An abstract landscape painting with thick brushstrokes describing overlapping, rolling hills. The artist used ochre, pale pink, moss green, Kelly green, taupe, and vermillion for the different hills, with geometric highlights in white and pale yellow. Light blue hovers over the horizon, fading upward into pale yellow.

Love Letter to Bernice Bing

Bernice Bing, Mayacamas No. 6, March 12 1963, 1963.

One of my favorite aspects of the strict stay-at-home orders of March and April was the way that my Instagram feed became a portal into the inner lives of my friends. I spent hours looking at others reading, cooking, drawing, and lying in bed, seeing aspects of their creative and domestic lives that otherwise I would have never come to know.

The work of Bernice Bing (1936–1998) has the same effect on me. I think I can say I fell in love with her at first photograph: Bing on her stomach on a paint-splattered wood floor, legs crossed like she rolled into place accidentally, staring firmly at the camera, as though she was as curious about me as I about her.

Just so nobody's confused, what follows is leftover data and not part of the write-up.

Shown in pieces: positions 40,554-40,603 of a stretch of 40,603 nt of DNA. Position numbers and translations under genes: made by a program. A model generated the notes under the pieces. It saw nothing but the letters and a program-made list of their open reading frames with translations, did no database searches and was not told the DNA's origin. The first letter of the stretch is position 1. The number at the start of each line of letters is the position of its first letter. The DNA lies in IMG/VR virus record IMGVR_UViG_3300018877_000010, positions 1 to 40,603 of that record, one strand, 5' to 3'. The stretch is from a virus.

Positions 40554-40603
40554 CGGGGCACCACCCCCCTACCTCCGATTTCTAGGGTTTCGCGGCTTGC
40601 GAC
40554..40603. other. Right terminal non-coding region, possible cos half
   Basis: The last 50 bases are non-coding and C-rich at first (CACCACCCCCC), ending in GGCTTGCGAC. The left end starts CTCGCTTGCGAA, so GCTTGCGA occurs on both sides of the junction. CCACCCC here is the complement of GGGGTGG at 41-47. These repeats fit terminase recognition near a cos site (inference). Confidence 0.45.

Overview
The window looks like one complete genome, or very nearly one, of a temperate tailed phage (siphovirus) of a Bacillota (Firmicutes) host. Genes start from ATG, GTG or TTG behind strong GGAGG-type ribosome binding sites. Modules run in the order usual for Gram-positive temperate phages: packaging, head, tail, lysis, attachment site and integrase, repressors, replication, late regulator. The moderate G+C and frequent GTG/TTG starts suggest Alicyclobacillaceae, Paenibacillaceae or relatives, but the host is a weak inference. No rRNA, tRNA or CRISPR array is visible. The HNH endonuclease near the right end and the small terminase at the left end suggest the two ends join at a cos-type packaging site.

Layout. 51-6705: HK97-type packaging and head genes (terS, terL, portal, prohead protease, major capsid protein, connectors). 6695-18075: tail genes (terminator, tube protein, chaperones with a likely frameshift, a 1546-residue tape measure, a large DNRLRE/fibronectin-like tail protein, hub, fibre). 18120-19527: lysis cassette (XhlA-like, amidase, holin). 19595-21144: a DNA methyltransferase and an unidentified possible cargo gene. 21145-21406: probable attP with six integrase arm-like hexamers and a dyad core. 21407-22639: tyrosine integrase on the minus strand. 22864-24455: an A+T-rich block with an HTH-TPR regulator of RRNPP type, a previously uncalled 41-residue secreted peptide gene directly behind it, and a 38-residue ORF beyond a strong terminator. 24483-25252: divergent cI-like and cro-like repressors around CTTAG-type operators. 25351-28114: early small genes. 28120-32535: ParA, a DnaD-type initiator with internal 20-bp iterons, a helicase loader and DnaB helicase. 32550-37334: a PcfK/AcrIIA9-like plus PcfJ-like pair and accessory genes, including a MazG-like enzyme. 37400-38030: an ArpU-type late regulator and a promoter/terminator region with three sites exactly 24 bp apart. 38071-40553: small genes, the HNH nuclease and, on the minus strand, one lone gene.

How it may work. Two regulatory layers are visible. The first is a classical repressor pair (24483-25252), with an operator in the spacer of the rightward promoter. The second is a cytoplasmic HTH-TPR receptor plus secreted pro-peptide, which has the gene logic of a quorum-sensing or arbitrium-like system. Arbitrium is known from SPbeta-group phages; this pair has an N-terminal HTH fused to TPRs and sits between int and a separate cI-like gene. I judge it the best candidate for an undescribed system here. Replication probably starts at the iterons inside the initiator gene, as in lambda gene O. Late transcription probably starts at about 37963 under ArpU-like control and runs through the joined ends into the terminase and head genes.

But even more, it is Bing’s practically-forgotten, calligraphy-inflected West Coast abstract expressionism that captivates me. A Chinese-American lesbian, she defies abstract expressionism’s aesthetic white-hetero-male-ness, its pretense of representing the psyche stripped of context, by simple virtue of her biography. Bing makes abstraction a tool to interrogate philosophies of the mind and the self, ideas of interior and exterior, Chinese and US culture. At the same time, she breaks down the very duality of abstraction and realism. As her thick brushstrokes become ideograms—figures that mean something only after they generate an aesthetic response—she creates a new way of representing northern California, one in which the landscape opens up the inner worlds to which abstraction aims. “I am attempting to create a new synthesis with a very old world,” she said.